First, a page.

LONDON Nov 29 Lord Justice Brian Leveson
produced plans for the toughest regulation of the British press
in 300 years on Thursday after decades of misbehaviour, final
warnings and universal acceptance that the current system had
Although rows lie ahead over whether a law will be required
to underpin Leveson's vision for a tough new regulator, the
63-year-old has shrewdly found a way forward which indicates
that much of which he suggests is likely to be accepted by even
his harshest critics.
Britain's unruly newspapers, which came to simply disregard
their own previous code, might bluster at the threat of new
legislation but could be quietly relieved they are not facing
anything even worse.
"We are grateful to Lord Justice Leveson for his thorough
and comprehensive report," said Tom Mockridge, chief executive
of Rupert Murdoch's British newspaper arm News International
It was a phone hacking scandal centred on News International
which led to Leveson's inquiry but it merely represented the
culmination of decades of growing belief that the press had run
out of control, answerable only to a body run by its own
The so called "dark arts" of the tabloid reporters included
hiring private detectives to appropriate personal details,
bribing officials for information, rummaging through garbage
bins for discarded documents, and long-lens photography that
exposed the intimate moments of the rich and famous.
Since 1695, when King William III was on the throne, the
British press has been free of state control although it was not
always the aggressive industry it is considered to be today.
While international readers were able to read about King
Edward VIII's affair with American divorcee Wallis Simpson in
the 1930s, the story remained conspicuously absent from the
pages of British newspapers.
But after World War Two that changed, and with it serious
questions began to be asked whether the press should be
regulated by law. In 1953, papers received their first warning
that failure to get their house in order would lead to
"I give warning here and now that if it fails, some of us
again will have to come forward with a measure similar to this
bill," said lawmaker C J Simmons after he withdrew a proposal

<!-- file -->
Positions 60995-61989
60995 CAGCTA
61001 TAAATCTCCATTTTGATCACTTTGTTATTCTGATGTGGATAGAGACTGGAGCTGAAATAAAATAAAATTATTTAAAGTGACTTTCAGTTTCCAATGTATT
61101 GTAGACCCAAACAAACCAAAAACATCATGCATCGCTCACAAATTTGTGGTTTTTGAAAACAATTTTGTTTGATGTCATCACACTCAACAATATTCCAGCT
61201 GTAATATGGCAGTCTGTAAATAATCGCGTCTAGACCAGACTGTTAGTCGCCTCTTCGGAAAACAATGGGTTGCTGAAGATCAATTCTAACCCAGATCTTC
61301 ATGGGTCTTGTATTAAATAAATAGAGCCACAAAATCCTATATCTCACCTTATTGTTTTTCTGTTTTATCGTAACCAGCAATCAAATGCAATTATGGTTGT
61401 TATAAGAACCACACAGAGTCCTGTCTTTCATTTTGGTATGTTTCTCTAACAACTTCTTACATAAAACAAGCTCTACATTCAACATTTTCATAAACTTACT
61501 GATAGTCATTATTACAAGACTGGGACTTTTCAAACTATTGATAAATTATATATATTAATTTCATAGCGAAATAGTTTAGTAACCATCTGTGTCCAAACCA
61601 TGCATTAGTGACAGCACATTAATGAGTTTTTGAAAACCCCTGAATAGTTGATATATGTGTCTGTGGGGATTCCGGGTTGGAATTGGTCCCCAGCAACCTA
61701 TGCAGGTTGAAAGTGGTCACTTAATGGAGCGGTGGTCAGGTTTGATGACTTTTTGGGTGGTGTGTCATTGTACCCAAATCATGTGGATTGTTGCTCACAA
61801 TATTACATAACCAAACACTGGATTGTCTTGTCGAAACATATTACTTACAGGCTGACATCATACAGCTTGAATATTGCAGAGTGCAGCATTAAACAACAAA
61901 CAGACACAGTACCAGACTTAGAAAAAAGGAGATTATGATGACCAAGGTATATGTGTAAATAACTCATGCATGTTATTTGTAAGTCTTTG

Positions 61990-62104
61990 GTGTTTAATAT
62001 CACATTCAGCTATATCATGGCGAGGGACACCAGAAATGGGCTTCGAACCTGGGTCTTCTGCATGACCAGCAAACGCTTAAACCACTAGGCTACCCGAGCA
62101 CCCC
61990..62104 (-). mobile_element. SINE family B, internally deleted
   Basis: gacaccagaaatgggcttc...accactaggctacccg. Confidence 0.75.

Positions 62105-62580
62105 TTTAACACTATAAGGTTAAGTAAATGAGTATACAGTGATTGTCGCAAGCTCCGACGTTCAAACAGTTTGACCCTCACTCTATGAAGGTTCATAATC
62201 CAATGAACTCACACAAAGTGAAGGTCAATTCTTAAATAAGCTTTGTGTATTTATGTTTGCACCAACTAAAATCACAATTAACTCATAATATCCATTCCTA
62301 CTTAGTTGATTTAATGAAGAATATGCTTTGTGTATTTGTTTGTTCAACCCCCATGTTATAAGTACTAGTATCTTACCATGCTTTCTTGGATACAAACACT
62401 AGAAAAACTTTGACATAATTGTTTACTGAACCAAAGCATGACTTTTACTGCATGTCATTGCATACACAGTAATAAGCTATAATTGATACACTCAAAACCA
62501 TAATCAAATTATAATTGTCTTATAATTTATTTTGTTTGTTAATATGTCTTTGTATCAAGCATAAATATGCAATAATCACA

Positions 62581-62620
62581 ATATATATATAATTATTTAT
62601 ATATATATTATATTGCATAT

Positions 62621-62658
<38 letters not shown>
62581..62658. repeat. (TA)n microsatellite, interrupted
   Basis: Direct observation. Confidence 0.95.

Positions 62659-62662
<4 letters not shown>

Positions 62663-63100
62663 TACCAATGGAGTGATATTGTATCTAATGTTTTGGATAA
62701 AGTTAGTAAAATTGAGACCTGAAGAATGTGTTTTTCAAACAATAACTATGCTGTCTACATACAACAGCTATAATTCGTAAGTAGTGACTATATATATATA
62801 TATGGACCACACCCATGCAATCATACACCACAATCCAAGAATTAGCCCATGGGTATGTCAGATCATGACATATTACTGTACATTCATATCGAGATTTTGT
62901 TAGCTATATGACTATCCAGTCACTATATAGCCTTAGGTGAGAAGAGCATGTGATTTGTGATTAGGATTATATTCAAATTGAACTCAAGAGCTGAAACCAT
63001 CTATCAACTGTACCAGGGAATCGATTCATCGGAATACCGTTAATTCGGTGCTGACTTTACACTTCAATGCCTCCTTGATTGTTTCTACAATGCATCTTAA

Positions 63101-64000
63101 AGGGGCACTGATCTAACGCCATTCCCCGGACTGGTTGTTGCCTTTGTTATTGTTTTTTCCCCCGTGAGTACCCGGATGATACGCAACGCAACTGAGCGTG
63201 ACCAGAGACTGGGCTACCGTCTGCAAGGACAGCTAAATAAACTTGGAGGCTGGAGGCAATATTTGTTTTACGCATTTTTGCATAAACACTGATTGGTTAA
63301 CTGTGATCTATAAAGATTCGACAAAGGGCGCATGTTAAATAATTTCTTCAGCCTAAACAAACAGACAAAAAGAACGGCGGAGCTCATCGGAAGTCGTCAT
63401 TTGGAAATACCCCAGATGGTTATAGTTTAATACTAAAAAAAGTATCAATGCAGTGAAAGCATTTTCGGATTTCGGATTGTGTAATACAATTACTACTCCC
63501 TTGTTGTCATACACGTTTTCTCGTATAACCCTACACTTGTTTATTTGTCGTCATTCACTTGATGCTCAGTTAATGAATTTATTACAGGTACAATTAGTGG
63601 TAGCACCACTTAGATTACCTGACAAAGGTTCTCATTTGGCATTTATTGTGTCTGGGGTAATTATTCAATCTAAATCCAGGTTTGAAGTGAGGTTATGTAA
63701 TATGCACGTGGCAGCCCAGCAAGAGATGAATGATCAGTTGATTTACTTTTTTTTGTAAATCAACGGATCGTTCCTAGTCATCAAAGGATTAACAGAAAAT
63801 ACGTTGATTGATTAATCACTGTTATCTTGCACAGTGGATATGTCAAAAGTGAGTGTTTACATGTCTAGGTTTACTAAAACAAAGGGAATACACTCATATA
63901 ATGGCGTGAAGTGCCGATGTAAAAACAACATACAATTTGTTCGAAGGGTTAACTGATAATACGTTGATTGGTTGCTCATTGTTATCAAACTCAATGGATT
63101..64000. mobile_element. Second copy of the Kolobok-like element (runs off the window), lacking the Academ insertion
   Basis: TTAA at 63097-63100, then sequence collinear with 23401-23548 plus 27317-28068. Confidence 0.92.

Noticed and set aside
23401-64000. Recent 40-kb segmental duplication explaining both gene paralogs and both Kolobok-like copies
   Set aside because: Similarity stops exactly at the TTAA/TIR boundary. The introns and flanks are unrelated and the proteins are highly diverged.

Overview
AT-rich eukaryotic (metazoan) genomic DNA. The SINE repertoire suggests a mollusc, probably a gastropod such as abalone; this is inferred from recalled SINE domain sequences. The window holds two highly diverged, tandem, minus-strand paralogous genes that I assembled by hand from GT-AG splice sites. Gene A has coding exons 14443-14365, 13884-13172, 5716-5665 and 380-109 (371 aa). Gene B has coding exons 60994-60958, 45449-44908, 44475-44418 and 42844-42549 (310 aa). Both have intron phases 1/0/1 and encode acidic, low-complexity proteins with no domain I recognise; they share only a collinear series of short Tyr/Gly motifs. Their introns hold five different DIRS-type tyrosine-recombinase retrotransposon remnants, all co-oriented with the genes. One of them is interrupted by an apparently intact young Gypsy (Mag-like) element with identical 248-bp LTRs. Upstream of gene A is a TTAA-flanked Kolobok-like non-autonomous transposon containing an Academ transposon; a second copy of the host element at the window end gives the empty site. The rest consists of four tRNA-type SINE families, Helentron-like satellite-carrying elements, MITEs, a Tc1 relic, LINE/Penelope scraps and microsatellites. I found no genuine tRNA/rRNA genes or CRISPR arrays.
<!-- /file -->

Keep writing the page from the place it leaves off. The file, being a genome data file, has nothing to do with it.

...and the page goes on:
for a press law.
Similar warnings that parliament would act followed in 1962,
1977, 1990 and in 1993, not long after a government minister had
warned the press they were "drinking in the last chance saloon".
The current system of regulation was established in 1991
with the creation of the Press Complaints Commission (PCC) with
its own code of conduct. But it failed to prevent the press from
running ever more sensational stories to attract readers,
particularly about the British royal family.
Papers which had declined to report Edward VIII's affair,
regularly hounded Princess Diana, the wife of heir-to-the-throne
Prince Charles who died in Paris in a car crash in 1997 while
being chased by paparazzi.
They also had no qualms about publishing secretly recorded,
intimate phone calls between Charles and his future second wife
Camilla, with whom he was having an affair while married to
"Attempts to take them to task have not been successful.
Promises follow other promises. Even changes made following the
death of Diana, Princess of Wales, have hardly been enduring,"
said Leveson, whose year-long inquisition heard from more than
600 witnesses detailing a catalogue of horror stories about
"outrageous" press behaviour.
"Too many stories in too many newspapers were the subject of
complaints from too many people, with too little in the way of
titles taking responsibility, or considering the consequences
for the individuals involved."
He dismissed the industry's suggestion of a new
self-regulatory body, saying it did not go "anything like far
enough" in showing it was independent of the press.
He called for a new watchdog which would be independently
appointed, would not consist of any serving editors, unlike the
PCC, nor any members of the government or House of Commons, and
could impose fines of up to 1 million pounds ($1.6 million).
The body would offer an arbitration service providing quick
and inexpensive resolution of disputes, which would be an
incentive for publications to sign up, he said.
Those who declined to join, and thus were not party to this
service, could face exemplary damages in libel cases and have to
pay all their legal expenses even if they won. Leveson said this
too would be a powerful incentive to join.
"We accept that a new system should be independent, have a
standards code, a means of resolving disputes, the power to
demand prominent apologies and the ability to levy heavy fines,"
News International's Mockridge said.
Bob Satchwell, executive director of the Society of Editors,
said the industry proposal was not that far away from what the
"I believe that the industry will take on board those
points," he told Reuters, adding the bulk of the press still
remained steadfastly opposed to any law, which Leveson says is
essential to underpin a new body.
This is the one main area of contention for the industry and
Prime Minister David Cameron has already outlined his
But even without legislation, the Leveson proposals will
constitute a far greater oversight for the press, which many say
has already begun to show greater restraint in the light of
growing public awareness of its methods and behaviour.
"I think it's a very shrewd and elegant report which
cleverly has the lightest, lightest, touch of statutory ... and
really only if the industry doesn't put its house in order," Roy
Greenslade, a former senior editor at Murdoch's Sun tabloid,
"So it's partly a return to the last chance saloon and with
the axe hanging there in the background. It is self regulation
with a stick."